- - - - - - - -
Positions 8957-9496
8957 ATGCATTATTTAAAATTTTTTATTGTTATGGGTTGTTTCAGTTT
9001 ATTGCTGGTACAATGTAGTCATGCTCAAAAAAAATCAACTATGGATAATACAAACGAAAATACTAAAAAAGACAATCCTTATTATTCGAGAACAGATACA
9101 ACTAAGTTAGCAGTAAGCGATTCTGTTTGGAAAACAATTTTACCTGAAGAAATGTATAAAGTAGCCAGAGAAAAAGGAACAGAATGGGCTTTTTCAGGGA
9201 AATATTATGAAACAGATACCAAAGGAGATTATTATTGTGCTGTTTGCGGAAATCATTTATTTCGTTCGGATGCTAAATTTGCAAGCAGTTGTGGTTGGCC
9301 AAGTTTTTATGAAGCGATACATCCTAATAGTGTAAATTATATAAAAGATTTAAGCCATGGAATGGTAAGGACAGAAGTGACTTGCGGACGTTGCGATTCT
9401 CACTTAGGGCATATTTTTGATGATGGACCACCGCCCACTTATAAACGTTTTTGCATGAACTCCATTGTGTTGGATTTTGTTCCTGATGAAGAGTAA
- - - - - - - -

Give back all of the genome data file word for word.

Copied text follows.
Positions 8957-9496
8957 ATGCATTATTTAAAATTTTTTATTGTTATGGGTTGTTTCAGTTT
9001 ATTGCTGGTACAATGTAGTCATGCTCAAAAAAAATCAACTATGGATAATACAAACGAAAATACTAAAAAAGACAATCCTTATTATTCGAGAACAGATACA
9101 ACTAAGTTAGCAGTAAGCGATTCTGTTTGGAAAACAATTTTACCTGAAGAAATGTATAAAGTAGCCAGAGAAAAAGGAACAGAATGGGCTTTTTCAGGGA
9201 AATATTATGAAACAGATACCAAAGGAGATTATTATTGTGCTGTTTGCGGAAATCATTTATTTCGTTCGGATGCTAAATTTGCAAGCAGTTGTGGTTGGCC
9301 AAGTTTTTATGAAGCGATACATCCTAATAGTGTAAATTATATAAAAGATTTAAGCCATGGAATGGTAAGGACAGAAGTGACTTGCGGACGTTGCGATTCT
9401 CACTTAGGGCATATTTTTGATGATGGACCACCGCCCACTTATAAACGTTTTTGCATGAACTCCATTGTGTTGGATTTTGTTCCTGATGAAGAGTAA